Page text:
The government's top civil servant for health and family welfare in Punjab, Health Secretary T. R. Sarangal, says more time is needed to study the problem. "Certainly, we are in a danger zone as far as the toxicity and danger of fertilizers are concerned," says Sarangal. But the last time cancer rates were measured officially in southern Punjab—about seven years ago—the rates were actually below the national average. The state government is now commissioning two new cancer survey studies in an effort to document the extent of the problem, and it is also financing two new public-private partnerships for the construction of cancer hospitals in Punjab.
"It is a perception by the hospitals and by the households that cancer rates are much higher than in previous decades," says G. P. I. Singh, a public health expert who has worked in southern Punjab for over 25 years. "The entire area of Punjab today is overloaded with pesticides. What is troublesome are the chronic effects. They take generations or decades to manifest themselves."
Some doctors, like Singh, and activists are pressing farmers to go back to earlier agricultural techniques, even at the expense of reducing India's farm production. "What are you achieving by feeding people at the cost of their health?" says Singh.
Umendra Dutt, a towering, energetic environmental activist with chest-length locks and a thick beard, goes a step further, arguing that "the Green Revolution has devastated the entire ecosystem of our society—the ecology and economy—we have lost almost all of our biodiversity. [It] is input intensive, techno-centric, resource-guzzling. It is not a cultural transformation leading to self-sufficiency." Not in the way that organic farming is, he argues. "Our [organic] farmers are living a life that is much more sustainable," says Dutt.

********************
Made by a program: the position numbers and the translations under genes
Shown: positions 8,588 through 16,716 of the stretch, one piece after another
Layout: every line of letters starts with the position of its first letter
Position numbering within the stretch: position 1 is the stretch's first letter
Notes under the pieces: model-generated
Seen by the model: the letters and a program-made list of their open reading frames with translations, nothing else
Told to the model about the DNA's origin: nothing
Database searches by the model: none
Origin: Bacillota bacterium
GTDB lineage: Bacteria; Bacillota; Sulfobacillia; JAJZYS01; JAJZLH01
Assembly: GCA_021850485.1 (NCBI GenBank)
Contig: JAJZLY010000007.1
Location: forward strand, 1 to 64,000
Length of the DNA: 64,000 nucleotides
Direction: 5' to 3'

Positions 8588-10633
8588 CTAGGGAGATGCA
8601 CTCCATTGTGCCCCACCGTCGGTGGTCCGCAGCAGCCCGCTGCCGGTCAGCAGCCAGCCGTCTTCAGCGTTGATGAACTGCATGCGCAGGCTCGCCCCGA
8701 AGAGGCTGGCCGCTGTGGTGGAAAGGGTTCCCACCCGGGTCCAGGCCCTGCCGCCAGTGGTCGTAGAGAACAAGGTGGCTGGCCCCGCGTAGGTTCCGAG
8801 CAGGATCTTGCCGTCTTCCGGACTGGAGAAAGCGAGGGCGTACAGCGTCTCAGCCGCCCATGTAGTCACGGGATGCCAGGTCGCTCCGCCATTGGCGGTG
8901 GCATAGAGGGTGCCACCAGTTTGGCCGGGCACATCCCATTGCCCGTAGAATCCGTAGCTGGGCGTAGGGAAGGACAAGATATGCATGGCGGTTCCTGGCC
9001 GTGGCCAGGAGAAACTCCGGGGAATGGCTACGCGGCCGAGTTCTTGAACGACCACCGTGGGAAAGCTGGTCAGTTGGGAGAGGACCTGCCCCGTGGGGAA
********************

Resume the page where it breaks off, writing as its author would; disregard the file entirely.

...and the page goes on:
The organic movement, if it qualifies as a movement, is running up against the strong incentives the government provides farmers to support Green Revolution techniques: from the minimum price support the government offers farmers for wheat and rice made with the aid of fertilizer and pesticides to the social pressure to prevent farmers from changing decades-long practices.
Can the economics pay off? That's unclear. Sharma, who is now the custodian of his village's organic seed bank, says his wheat yield is half that of his neighbors, who used pesticides and fertilizer. But he is able to sell his organically grown crop for something more than twice the going price. In addition, he doesn't have to buy costly supplies such as hybrid seeds, fertilizers and pesticides, purchases which put many farmers into debt at the start of each growing season.
Sharma uses traditional homemade pesticides such as cow manure mixed with urine, soured milk, garlic, chilies, and the leaves of a native plant to ward off parasitic insects. He is making a bet that over time, organic farming will narrow the productivity gap if his methods are able to improve the quality of soil damaged by chemically intensive farming. The major difference between chemical farming and organic farming is that with chemical farming, the yield either decreases or stays stagnant over time while with organic farming, the quality of the soil increases, he says. "After two or three years, the yield will be equal."
But while some farmers talk of going organic, India faces what could become a new controversy over expanding the use of genetically modified seeds in what supporters envision as a second Green Revolution. This may promise salvation for a hungry world but, in rural India, the pluses and minuses of the first Green Revolution are still being tallied.